Hyderabad: The year was 1971. The Indo-Pakistan war was at its peak when Pakistan deployed its deadly attack submarine, the PNS Ghazi, towards India. However, the Navy base in Vizag was ready to ward off attacks and eventually, after a series of events, PNS Ghazi sank, mysteriously.
The sinking remains a controversial topic in the annals of the war. And to relive those days, Sankalp Reddy, a 30-year-old from Hyderabad, has come up with a script that will bring the submarine back to life in the first submarine warfare movie in India 18th Day.
It started a year ago when Sankalp, an assistant director in Tollywood, visited Vizag. It was by chance that he happened to visit the Naval base and the submarines instantly captured his attention.
“I had researched about a few submarines, but the PNS Ghazi story intrigued me the most. There are two different versions of how Ghazi sank. While the Indian version claims the submarine sank because of a series of successful efforts by the Indian Navy, the Pakistan version claims its top vessel sank following an internal explosion, killing all on board,” says Sankalp who studied at the CVR College of Engineering before doing his Masters in Fine Arts at Griffith Film School, Australia.
After a year of research he brought out the book, The Blue Fish. He says, “I always wanted to develop the script into a movie, but I wrote the book because I didn’t want to have copyright issues, now, the movie is partially based on the book.”
The film will chart the course of Arjun Rathore, executive officer of Indian submarine S21 and his team, for 18 days underwater. “We are going with the Indian version of the story, but I have also added some fiction to it,” explains Sankalp. Rajeev Khandelwal has been approached for the lead role. “We have spoken to both of them and both liked the script; we are yet to finalise one for the role, though both are such good actors that it would only add to our movie.”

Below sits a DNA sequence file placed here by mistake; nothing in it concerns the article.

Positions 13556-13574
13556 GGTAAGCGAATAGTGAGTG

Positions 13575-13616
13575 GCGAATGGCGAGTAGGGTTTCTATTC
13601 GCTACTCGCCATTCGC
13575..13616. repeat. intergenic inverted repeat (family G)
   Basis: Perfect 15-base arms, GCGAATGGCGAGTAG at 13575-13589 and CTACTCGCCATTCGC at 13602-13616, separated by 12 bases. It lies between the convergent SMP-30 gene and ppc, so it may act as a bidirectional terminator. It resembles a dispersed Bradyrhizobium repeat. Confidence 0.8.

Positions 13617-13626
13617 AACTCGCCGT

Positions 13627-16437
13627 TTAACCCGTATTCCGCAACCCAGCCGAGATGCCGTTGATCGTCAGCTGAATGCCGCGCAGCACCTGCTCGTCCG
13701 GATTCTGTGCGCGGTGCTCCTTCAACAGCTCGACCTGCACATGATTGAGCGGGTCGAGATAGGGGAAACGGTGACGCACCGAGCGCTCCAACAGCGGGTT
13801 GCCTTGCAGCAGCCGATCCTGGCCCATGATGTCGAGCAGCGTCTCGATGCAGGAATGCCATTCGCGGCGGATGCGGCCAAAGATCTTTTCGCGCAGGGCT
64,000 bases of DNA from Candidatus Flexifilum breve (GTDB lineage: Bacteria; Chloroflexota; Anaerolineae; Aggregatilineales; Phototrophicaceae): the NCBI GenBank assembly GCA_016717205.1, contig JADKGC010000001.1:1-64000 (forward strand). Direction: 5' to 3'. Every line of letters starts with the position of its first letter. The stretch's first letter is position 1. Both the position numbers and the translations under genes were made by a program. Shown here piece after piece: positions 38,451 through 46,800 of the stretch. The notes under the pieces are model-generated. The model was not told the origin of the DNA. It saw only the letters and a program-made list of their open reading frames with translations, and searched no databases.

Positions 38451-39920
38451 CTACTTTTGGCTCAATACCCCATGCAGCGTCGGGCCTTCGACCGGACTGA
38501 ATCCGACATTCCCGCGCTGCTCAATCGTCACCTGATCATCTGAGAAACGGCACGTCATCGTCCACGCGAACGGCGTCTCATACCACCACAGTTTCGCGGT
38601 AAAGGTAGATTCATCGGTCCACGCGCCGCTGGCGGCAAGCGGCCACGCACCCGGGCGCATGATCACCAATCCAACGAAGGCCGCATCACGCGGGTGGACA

Since majority of the movie is based inside the submarine, would the team be shooting mainly in Vizag? “For the shoot convenience and special effects we chose to build sets in Hyderabad, but the remaining 20 per cent, which is only computer graphics (CG) will be done in Vizag.”
And the graphics look promising as Rajeev Khandelwal says, “The VFX is impressive! The way it has been done is very neat and it doesn’t look like graphics at all.” Sankalp adds, “On our budget, we couldn’t shoot underwater scenes, so we had to add CG in our film.”